11. Granato, T. C., R. I. Pietz, G. J. Knafl, C. R. Carlson, P. Tata, and C. Lue-Hing. 2004. Trace element concentrations in soil, corn leaves, and grain after cessation of biosolids applications. Journal of Environmental Quality 33:2078–2089.
12. Herencia, J. F., J. C. Ruiz-Porraas, S. Meleor, P. A. Garcia-Galavis, E. Morillo, and C. Maqueda. 2007. Comparison between organic and mineral fertilization and soil fertility levels, crop macronutrient concentrations, and yield. Agronomy Journal 99:973–983.
13. Khalil, M. I., U. Schmidhalter, R. Gutser, and H. Heuwinkel. 2011. Comparative efficacy of urea fertilization via supergranules versus prills on nitrogen distribution, yield response, and nitrogen use efficiency of spring wheat. Journal of Plant Nutrition 34:779–797.
14. Kraemer, S. M., D. Crowley, and R. Kretzschomar. 2006. Siderophores in plant iron acquisition: geochemical aspects. Advanced Agronomy 91:1–46.
15. Long, J. K., M. Banziger, M. E. Smith. 2004. Diallel analysis of grain iron and zinc density in southern African-adapted maize inbreds. Crop Science 44:2019–2026.
16. Losak, T., J. Hlusek, J. Martinec, J. Jandak, M. Szostkova, and R. Filipcik. 2011. Nitrogen fertilization does not affect micronutrient uptake in grain maize (Zea mays L.). ACTA Agriculture Scandinavica Section B-Soil and Plant Science 61:543–550.
17. Mantovi, P., G. Baldoni, and G. Toderi. 2005. Reuse of liquid, dewatered, and composted sewage sludge on agricultural land: effects of long-term application on soil and crop. Water Research 39:289–296.
18. Mengel, D. B., D. W. Nelson, and D. M. Huber. 1982. Placement of nitrogen fertilizers for no-till and conventional till corn. Agronomy Journal 74:515–518.
19. Morris, C. and D. Sands. 2006. The breeder’s dilemma—yield or nutrition? Nature 24:1078–1080.
20. Ogunlela, V. B., G. M. Amoruwa, and O. O. Ologunde. 1988. Growth, yield components and micronutrient nutrition of field-grown maize (Zea mays L.) as affected by nitrogen fertilization and plant density. Fertilizer Research 17:189–196.
21. Pagani, A., H. E. Echeverria, F. H. Andrade, H. R. S. Rozas. 2008. Characterization of corn nitrogen status with a greenness index under different availability of sulfur. Agronomy Journal 101:315–322.
22. Pellegrino, J. L. and S. Lou. 2000. Energy and environmental profile of the U.S. chemical industry. Energetics, Inc. Columbia, MD and U.S. Department of Energy, Washington, D.C. http://www1.eere.energy.gov/manufacturing/resources/chemicals/pdfs/profile_chap5.pdf. Accessed on June 21, 2012.
23. Riedell, W. E., J. L. Pikul, A. A. Jaradat, and T. E. Shumacher. 2009. Crop rotation and nitrogen input effects on soil fertility, maize mineral nutrition, yield, and seed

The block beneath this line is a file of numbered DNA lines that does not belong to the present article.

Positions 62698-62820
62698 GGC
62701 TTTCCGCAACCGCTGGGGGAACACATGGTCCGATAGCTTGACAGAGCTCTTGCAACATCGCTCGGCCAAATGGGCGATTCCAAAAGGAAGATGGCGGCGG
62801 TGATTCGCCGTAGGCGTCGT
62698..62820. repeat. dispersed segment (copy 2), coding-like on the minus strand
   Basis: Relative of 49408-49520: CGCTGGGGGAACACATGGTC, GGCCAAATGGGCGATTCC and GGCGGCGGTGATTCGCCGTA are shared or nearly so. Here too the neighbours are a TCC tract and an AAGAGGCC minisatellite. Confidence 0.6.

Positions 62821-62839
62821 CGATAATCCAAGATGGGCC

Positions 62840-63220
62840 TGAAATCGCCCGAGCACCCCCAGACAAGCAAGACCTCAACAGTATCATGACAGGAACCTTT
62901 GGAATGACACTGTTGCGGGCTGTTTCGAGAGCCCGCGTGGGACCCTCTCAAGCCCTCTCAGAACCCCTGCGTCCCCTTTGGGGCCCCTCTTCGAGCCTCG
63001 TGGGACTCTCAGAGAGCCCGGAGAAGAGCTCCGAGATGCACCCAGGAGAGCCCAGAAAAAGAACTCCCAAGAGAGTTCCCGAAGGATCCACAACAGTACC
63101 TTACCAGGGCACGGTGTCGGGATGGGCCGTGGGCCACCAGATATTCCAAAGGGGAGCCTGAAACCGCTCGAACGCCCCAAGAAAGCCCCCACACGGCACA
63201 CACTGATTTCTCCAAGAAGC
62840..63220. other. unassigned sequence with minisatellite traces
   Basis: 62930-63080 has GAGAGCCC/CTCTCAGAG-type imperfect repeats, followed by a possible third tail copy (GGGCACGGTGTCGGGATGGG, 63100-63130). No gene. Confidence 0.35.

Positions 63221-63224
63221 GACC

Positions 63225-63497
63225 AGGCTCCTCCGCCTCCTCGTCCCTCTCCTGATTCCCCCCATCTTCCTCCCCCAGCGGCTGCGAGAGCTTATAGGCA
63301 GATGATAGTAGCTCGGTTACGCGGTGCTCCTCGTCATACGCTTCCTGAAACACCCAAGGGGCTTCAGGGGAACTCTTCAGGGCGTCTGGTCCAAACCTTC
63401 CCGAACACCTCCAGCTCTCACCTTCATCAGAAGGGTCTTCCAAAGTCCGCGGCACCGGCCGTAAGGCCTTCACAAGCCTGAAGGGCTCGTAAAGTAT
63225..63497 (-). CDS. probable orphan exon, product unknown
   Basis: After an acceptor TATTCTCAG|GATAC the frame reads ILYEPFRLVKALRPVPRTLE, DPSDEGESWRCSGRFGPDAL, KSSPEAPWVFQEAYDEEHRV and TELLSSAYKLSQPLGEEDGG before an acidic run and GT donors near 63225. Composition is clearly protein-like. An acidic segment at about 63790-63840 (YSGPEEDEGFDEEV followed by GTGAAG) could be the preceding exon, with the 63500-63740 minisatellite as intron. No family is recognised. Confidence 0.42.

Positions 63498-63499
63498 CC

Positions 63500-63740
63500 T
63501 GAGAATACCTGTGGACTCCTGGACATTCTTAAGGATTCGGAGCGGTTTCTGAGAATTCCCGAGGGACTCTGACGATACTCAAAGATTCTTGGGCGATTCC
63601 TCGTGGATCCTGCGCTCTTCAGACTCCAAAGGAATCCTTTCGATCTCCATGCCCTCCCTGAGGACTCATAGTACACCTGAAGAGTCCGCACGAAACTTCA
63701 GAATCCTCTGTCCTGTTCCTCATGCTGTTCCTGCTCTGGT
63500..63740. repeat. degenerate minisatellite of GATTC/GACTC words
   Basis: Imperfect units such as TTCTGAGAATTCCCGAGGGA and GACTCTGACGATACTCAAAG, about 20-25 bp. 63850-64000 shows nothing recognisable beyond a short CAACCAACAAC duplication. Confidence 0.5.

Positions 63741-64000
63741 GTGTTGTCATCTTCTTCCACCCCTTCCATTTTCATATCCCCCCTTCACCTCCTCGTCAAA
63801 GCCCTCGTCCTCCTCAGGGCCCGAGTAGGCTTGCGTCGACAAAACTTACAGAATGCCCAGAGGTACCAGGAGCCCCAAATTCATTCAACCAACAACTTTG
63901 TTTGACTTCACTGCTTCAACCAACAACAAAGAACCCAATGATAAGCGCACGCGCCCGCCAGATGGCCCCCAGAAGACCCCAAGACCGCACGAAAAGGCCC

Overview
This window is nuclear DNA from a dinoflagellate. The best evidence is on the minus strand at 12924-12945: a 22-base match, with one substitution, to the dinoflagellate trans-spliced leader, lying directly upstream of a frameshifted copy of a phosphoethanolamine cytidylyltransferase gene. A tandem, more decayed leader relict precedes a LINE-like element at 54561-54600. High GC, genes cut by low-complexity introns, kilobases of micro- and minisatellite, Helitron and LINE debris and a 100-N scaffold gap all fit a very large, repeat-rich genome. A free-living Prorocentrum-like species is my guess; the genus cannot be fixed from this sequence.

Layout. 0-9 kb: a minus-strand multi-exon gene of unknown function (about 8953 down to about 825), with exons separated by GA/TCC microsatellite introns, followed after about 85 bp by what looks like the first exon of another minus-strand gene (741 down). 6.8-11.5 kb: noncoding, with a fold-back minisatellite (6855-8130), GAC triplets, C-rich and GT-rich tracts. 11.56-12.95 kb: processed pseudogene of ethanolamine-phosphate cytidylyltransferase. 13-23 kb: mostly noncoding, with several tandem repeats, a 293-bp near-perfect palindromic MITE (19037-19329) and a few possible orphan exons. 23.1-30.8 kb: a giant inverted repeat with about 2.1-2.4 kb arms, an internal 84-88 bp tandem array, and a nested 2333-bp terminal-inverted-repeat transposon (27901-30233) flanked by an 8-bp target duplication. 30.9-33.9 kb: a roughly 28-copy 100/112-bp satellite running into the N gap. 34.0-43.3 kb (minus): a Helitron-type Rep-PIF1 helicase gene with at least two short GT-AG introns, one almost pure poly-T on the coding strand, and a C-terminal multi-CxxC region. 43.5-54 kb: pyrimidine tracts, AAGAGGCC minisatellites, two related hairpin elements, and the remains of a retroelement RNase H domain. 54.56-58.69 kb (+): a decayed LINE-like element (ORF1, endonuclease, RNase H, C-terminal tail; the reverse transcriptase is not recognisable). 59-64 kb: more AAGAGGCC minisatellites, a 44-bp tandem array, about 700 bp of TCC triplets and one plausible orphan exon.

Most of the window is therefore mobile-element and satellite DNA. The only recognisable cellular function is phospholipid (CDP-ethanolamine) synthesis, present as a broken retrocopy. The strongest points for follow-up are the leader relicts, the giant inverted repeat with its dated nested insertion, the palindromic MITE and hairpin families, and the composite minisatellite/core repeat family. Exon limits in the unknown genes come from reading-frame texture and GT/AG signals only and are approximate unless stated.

24. Shober, A. L., R. C. Stehouwer, and K. E. Macneal. 2003. On-farm assessment of biosolids effects on soil and crop tissue quality. Journal of Environmental Quality 32:1873–1880.
25. Sindelar, A. J., J. A. Lamb, C. C. Sheaffer, C. J. Rosen, and H. G. Jung. 2013. Fertilizer nitrogen rate effects on nutrient removal by corn stover and cobs. Agronomy Journal 105:437–445.
26. Singh, U., J. Sanabria, E. R. Austin, and S. Agyin-Birikorang. 2012. Nitrogen transformation, ammonia volatilization loss, and nitrate leaching in organically enhanced nitrogen fertilizers relative to urea. Soil Science of America Journal 76:1842–1854.
27. Sneller, E. G. and C. A. M. Laboski. 2009. Phosphorus source effects on corn utilization and changes in soil test. Agronomy Journal 101:663–670.
28. Stecker, J. A., D. D. Buchholz, P. W. Tracy. 1995. Fertilizer sulfur effects on corn yield and plant sulfur concentration. Journal of Production Agriculture 8:61–65.
29. Vose, P. B. 1982. Iron nutrition in plants: a world overview. Journal of Plant Nutrition 5:233–249.
30. Warman, P. R. 2005. Soil fertility, yield and nutrient contents of vegetable crops after 12 years of compost or fertilizer amendments. Biological Agriculture and Horticulture 23:5–96.
31. Weggler-Beaton, K., R. D. Graham, and M. J. McLaughlin. 2003. The influence of low rates of air-dried biosolids on yield and phosphorus and zinc nutrition of wheat (Tritcum durum) and barley (Hordeum vulgare). Australian Journal of Soil Research 41:293–308.
32. Winings, J., X. Yin, S. Agyin-Birikorang, U. Singh, J. Sanabria, H. J. Savoy, F. L. Allen, and A. M. Saxton, 2017. Agronomic effectiveness of an organically enhanced nitrogen fertilizer. Nutrient Cycling in Agroecosystems 108:149–161.
33. Zheng, S. J. 2010. Iron homeostasis and iron acquisition in plants: maintenance, functions and consequences. Annals of Botany 105:799–800.
34. Ziadi, N., G. Belanger, F. Gastal, A. Claessens, G. Lemaire, and N. Tremblay. 2009. Leaf nitrogen concentration as an indicator of corn nitrogen status. Agronomy Journal 101:947–957.